Yes, but I hate them. Only as required. I have a real issue with the “artist statements” that accompany artworks at major exhibitions. For example the Archibald Prize. You go to the exhibition and people spend more time reading the artist’s statement than they do looking at the artworks. I see this is a substantial failure on the part of the artist. The viewer should be able to draw everything that they are supposed to, just by just looking at the artwork. Its probably not so bad with the Archibald where it is all about portraiture. But if you go along to more modern abstract art exhibitions, the giant canvas that is painted flat red . . . the fact that you have to read the long and involved artists statement tells you that the artwork itself is almost meaningless. I guess the other thing is that artists statements are effectively dictating what you need to think, what you are to meant to take away from the artwork. It is usually all “art speak”, and I never seem to understand what they are saying. Realism is more approachable and honest art.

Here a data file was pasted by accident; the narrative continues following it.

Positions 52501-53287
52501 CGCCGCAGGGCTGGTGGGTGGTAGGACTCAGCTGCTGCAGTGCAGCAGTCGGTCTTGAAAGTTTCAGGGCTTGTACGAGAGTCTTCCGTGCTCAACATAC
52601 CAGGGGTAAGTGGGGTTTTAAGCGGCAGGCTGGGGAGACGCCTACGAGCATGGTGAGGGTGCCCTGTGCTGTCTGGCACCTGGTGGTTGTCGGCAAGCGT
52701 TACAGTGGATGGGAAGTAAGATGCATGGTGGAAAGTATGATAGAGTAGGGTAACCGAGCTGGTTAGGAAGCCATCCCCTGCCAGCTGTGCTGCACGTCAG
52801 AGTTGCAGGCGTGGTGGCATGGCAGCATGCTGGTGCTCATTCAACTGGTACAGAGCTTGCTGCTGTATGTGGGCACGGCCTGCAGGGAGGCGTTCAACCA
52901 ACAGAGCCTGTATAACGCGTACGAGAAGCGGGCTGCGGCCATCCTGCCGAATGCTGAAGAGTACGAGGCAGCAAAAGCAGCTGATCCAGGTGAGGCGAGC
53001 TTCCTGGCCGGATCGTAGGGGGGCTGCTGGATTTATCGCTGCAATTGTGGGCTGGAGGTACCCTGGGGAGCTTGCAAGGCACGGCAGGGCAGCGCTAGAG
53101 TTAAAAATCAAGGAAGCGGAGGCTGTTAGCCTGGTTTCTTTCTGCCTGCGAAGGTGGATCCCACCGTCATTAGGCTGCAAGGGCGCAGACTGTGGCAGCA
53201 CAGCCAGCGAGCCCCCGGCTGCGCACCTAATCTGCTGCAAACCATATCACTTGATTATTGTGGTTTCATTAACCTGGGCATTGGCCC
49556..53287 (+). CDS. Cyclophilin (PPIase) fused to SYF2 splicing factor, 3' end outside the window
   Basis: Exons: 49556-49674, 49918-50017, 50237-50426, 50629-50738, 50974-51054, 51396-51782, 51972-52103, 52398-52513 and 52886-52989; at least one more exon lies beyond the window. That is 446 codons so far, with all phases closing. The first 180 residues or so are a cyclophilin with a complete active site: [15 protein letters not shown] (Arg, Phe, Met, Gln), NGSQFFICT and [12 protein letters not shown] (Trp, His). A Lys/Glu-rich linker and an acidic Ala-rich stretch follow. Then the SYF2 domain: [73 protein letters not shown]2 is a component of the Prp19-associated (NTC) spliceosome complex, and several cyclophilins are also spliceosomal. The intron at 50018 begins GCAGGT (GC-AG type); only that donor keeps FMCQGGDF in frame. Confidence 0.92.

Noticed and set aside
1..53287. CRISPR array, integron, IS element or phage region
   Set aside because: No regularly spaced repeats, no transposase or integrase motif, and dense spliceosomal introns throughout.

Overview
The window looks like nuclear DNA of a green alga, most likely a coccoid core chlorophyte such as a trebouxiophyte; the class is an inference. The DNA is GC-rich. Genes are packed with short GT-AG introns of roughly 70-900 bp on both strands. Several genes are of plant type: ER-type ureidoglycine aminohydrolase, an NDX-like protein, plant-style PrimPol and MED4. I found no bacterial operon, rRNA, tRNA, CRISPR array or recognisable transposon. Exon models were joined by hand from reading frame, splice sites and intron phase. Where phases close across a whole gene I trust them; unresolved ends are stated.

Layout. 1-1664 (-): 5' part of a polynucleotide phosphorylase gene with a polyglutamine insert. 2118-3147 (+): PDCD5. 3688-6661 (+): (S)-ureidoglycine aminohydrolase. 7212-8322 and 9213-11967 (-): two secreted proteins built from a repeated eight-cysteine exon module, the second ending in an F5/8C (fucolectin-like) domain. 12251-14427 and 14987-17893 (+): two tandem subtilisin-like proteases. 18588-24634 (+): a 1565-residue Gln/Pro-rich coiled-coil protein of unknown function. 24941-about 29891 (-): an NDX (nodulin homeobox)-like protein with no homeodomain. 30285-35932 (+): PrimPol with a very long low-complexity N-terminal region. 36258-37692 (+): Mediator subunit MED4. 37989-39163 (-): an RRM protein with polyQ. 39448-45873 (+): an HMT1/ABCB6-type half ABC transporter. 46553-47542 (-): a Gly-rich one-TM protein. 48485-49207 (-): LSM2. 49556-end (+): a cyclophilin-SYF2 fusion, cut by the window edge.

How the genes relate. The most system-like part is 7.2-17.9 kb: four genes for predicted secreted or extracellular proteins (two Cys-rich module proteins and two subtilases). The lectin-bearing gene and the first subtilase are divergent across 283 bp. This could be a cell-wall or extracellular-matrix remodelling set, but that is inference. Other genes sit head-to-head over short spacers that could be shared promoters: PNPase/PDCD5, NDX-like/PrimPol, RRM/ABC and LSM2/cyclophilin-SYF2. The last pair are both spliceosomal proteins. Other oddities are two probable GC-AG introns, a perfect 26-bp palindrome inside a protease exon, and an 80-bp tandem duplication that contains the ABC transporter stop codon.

Tony – This photo is of two of my children in front of an “artwork” at the Melbourne Art Expo. It is a flat red canvas. I asked my son to go over and check the price tag on the artwork. As he turned I pressed the camera shutter. The look on his face when he spoke the simple words “$6,000 . . . are they serious!” “Out of the mouth of babes.”

Thank you to Todd for all his time and effort, in sending through all the photos and for your time with the interview. We cannot wait for the next astonishing artwork that you create.

How ambitious are you about your art? If you are someone that takes their art seriously, and you would like to learn powerful rendering systems for airbrushing . . . Airbrush Venturi can take you as far as your ambitions can take you. We will give your learning a structure that will ensure that at every stage you feel confident and conscious of what you are doing and why.

If you would like more information about the courses across our network of schools in Australia and New Zealand, go to the Airbrush Venturi course timetable, HERE.

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Written by Tony Vowles